A 55-year-old man, bricklayer and chain smoker, was admitted for rapidly progressive renal failure and anaemia (Creatinine: 9.8mg/dl, Hb: 6.8gr/dl)). For 3 months he was suffering from dysphonic voice and dry cough, loss of weight and asthenia, oliguria and oedema. Coagulation, liver function tests and virological markers were unremarkable. Immunological tests were normal except for ANCA test positive with a perinuclear florescence pattern. Computed Tomography (CT) chest examination showed bilateral multiple nodules, like septic or metastatic dissemination, without other typical radiologic features (Figure 1). Bronchoscopy was negative except for a larynx polyp; Renal histology showed extracapillar glomerulonephritis (Figure 2). Lung biopsy displayed a liquefactive necrosis (Figure 3). Larynx histology (Figure 4) showed a (Figure 4) Diagnosis of WG was made. The patient was successfully treated with haemodialysis, haemotransfusions, steroid and cyclophosphamide therapy with overall improvement and partial recovery of renal function. He was discharged with a once-weekly schedule of haemodialytic treatment.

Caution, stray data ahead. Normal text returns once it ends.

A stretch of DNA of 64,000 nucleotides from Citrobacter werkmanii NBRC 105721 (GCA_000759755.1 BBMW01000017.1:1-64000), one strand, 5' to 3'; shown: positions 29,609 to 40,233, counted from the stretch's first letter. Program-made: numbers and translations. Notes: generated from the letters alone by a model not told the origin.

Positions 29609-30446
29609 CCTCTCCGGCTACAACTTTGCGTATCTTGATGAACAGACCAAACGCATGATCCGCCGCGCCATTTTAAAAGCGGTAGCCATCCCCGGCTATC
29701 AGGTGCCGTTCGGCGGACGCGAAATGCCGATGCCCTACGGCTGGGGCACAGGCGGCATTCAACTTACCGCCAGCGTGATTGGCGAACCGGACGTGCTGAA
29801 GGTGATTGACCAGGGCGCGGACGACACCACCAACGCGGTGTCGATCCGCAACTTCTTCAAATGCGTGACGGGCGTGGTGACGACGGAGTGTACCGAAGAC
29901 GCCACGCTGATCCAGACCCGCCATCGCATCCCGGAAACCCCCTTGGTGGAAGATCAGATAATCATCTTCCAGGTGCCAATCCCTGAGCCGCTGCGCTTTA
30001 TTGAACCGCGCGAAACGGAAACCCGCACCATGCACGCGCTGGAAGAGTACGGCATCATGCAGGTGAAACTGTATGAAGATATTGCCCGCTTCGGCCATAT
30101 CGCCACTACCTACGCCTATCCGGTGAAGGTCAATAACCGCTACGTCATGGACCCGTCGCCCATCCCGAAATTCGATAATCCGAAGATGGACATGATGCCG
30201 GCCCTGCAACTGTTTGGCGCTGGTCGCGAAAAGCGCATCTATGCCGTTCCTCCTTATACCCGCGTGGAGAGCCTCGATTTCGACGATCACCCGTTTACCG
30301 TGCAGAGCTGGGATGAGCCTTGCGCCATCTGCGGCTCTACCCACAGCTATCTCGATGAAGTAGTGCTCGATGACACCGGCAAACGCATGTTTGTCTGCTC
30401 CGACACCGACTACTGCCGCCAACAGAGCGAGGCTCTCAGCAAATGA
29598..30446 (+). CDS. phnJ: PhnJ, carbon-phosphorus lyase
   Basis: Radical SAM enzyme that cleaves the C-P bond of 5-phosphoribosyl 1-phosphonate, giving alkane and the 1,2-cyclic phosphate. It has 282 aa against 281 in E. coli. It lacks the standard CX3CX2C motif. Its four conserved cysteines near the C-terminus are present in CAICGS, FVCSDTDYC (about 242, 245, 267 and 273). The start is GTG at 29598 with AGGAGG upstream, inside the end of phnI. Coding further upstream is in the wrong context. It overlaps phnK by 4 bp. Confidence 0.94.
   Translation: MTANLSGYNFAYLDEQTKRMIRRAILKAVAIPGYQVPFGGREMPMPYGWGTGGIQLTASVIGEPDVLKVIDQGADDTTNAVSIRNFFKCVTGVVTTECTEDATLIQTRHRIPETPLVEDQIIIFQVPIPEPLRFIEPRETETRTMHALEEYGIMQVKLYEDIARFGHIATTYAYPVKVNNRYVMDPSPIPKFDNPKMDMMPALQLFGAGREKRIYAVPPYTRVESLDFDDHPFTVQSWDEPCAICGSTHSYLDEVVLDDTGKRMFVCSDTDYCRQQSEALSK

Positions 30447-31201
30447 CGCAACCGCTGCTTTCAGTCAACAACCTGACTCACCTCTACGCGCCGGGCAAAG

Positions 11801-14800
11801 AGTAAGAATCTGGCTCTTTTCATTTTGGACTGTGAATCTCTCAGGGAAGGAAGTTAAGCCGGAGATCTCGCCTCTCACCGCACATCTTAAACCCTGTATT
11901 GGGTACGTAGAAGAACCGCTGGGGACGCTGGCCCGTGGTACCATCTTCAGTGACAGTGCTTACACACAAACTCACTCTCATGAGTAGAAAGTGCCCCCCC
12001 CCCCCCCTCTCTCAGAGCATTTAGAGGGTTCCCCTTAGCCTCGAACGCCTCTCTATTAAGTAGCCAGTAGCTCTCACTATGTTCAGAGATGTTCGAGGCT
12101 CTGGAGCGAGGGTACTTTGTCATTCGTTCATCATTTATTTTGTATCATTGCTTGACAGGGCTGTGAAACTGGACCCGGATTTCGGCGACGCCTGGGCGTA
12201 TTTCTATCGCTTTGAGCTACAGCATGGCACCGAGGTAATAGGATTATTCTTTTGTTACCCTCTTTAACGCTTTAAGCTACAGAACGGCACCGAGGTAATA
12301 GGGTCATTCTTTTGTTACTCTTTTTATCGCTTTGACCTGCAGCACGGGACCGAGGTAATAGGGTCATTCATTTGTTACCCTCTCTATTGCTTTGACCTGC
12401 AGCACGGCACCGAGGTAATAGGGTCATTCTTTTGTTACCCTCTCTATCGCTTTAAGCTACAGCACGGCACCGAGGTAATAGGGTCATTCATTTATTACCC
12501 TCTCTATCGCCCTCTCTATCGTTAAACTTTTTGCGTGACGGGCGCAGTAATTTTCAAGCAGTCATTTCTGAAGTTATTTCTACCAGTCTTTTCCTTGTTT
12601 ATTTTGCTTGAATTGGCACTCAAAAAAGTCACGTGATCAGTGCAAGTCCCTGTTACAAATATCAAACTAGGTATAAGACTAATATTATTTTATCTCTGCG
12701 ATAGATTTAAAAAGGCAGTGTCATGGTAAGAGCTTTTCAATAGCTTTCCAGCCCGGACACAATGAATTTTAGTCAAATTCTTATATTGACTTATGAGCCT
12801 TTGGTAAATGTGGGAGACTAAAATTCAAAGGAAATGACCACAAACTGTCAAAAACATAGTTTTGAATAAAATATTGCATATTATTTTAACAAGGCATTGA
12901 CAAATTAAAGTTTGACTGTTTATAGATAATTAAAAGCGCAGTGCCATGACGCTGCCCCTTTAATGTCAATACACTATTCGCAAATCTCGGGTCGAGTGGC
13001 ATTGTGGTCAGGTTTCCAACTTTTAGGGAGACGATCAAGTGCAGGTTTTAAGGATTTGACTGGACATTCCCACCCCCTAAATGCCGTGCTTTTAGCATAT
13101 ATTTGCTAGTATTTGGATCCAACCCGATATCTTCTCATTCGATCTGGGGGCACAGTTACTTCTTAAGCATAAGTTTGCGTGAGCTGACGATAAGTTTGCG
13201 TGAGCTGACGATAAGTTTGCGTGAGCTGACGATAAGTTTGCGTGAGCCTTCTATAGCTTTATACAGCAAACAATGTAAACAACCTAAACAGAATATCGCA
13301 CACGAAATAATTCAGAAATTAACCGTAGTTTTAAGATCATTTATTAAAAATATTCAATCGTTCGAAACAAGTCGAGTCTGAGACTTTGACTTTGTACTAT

3. Discussion